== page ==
The solutions for this problem I have found:
Diclaimer: The following methods do little to clean between the teeth.
- Twigs: Can be used only once, but is okay to be used if cleaned for up to a week or a few days.
Licorice, neem, senna, arak, birch, persimmon, eucalyptus and elm are
woody plants a person can use as a toothbrush.
To use a twig as a toothbrush, chew on the end for a while, until it
gets bristly with fibers. This chewing helps clean between your teeth.
You also can use the fibers to clean your gum line and tooth surfaces
in a gentle, circular motion, like with a commercial toothbrush. The
twigs should be used only once, then composted.
But there is a thing called a Miswak:
You do have to use a peeler (or knife if you’re handy that way) to
scrape off about 1/2 inch of the bark away. Then you chew on it until
the fibers separate, and you can get right to work. At first some of
the outer fibers will break off in your mouth – but then you’re pretty
much all set.
This article uses a piece of wood from something called a Peelu Tree, but other branches can be used. Know what is posoinous before you put it into your mouth. But most fruit tree woods are safe and have favourable taste. If you are careful no splinters will reuslt and these can make your feel fresh.
- Charcoal: Possibly reusable, but depends on the size of the charcoal and how messy you got it
Charcoal, a tooth cleaner used in Malaysia, can be taken from a fire
pit after the fire has gone out, ground in a mortar and pestle with
some sage, mint, cinnamon or eucalyptus, and rubbed on the teeth. It
won’t stain your teeth; it rinses off easily.
This is a nice method, but you don't have to ground it as then it is more of a toothpaste. Rinsing your mouth after use is suggested.
- Sage Leaves: Not reusable
In the Ibicencan tradition, sage is rubbed thoroughly on the surfaces
of the teeth for a tooth-scrubbing and refreshing experience. Sage is
a good scrubber; it also is delicious and is a mild antiseptic, too.
It can help heal ulcers in the mouth.
Other leaves, such as Berry leaves work as well. Some herb leaves work, but most mint leaves are to small and fragile. Crushing these mint leaves and rubbing the solution against teeth works a little. You may be able to use smaller leaves, but be careful.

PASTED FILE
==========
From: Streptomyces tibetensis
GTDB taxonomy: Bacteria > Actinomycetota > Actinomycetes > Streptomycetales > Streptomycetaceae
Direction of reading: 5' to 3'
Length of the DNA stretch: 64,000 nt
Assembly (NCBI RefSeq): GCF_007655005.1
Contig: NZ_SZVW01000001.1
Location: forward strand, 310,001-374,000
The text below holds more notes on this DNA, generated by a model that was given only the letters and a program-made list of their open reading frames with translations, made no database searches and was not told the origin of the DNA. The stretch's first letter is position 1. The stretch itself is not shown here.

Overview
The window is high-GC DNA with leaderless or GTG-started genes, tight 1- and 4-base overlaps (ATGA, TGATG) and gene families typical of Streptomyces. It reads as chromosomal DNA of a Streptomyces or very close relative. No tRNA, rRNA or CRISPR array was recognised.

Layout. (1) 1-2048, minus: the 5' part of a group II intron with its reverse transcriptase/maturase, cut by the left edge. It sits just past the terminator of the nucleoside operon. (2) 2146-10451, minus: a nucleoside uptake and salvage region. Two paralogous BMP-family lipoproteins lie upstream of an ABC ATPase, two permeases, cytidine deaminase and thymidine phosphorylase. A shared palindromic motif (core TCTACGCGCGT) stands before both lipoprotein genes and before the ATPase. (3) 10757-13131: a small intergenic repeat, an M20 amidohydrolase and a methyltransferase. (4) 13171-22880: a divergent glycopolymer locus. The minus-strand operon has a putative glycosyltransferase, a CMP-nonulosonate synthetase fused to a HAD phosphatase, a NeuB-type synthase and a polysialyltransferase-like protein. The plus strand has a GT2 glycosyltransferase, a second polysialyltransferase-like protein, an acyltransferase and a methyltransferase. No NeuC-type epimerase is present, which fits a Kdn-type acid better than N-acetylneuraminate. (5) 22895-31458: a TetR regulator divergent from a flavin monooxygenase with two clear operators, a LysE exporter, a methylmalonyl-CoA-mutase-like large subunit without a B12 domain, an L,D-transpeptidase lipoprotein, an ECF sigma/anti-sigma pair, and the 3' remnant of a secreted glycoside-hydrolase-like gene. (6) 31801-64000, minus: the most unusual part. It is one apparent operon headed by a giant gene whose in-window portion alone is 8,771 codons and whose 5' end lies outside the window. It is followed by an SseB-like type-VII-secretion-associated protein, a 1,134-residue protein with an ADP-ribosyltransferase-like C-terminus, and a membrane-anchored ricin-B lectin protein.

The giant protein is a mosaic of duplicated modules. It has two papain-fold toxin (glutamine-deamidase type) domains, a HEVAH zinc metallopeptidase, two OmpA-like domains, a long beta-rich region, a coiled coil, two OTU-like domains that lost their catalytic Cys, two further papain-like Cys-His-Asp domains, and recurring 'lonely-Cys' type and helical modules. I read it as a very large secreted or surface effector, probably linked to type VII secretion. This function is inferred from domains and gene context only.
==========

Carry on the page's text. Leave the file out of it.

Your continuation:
- Fibrous Foods: Not reusable, unless you refrigerate pieces of the fibrous food
Use fibrous foods that require lots of chewing, such as apples, celery
or carrots, to massage gum lines and tooth surfaces. To be effective,
these must be used after every time you eat--even if it’s just a
A lot of people use fibrous dog biscuits to clean their dogs teeth instead of biscuits. Mouthwash should be used after this to remove traces of sugar and other destructive factors. These need to be used frequently otherwise the tartar builds up and can't be removed using this method. Fibrous food is quite good for you, as it helps with peristalsis and is essential for weight loss.
Find a clean paper towel and wrap it around your index finger. Try to
find the thickest type of paper towel you can, ideally something that
will hold up to a little friction.
Wet the towel with clean water and put a small amount of toothpaste on
it. Start with just a dab so that your teeth aren’t completely covered
in toothpaste, and you can see what you’re doing. You can add more
toothpaste as you work.
Paper towels aren't the best method, and are similar to washclothes, but if you use the flossing alternatives noted below you should be OK.
Chew sugar free gum twenty minutes after you eat to keep your mouth fresh – it also helps prevent tooth decay! Look for gum recommended by the American Dental Association (ADA); there will be an ADA label on the gum package.
Sugar free gum can clean between gums to a certain degree. And this is a sustainable method.
Cleaning between the teeth:
- Cactus or Pine Needle(from the eHow article)
Cactus or pine needles are good for scraping plaque from in between
your teeth. Similar to a toothpick, these are not a flossing
substitute, but these scrapers are a good complement to an alternative
toothbrush. Other toothpicks used throughout history include porcupine
quills and shards of bone.
Using common thread is good for using as alternative cloos. It fits between your teeth and you have a whole spool. It can be stronger than regular floss to, I use quilting thread. Sinews from plants works to, but a lot can be to big and short to fit between teeth.
Taking mouth wash and swishing it around in your mouth can clean between teeth as well.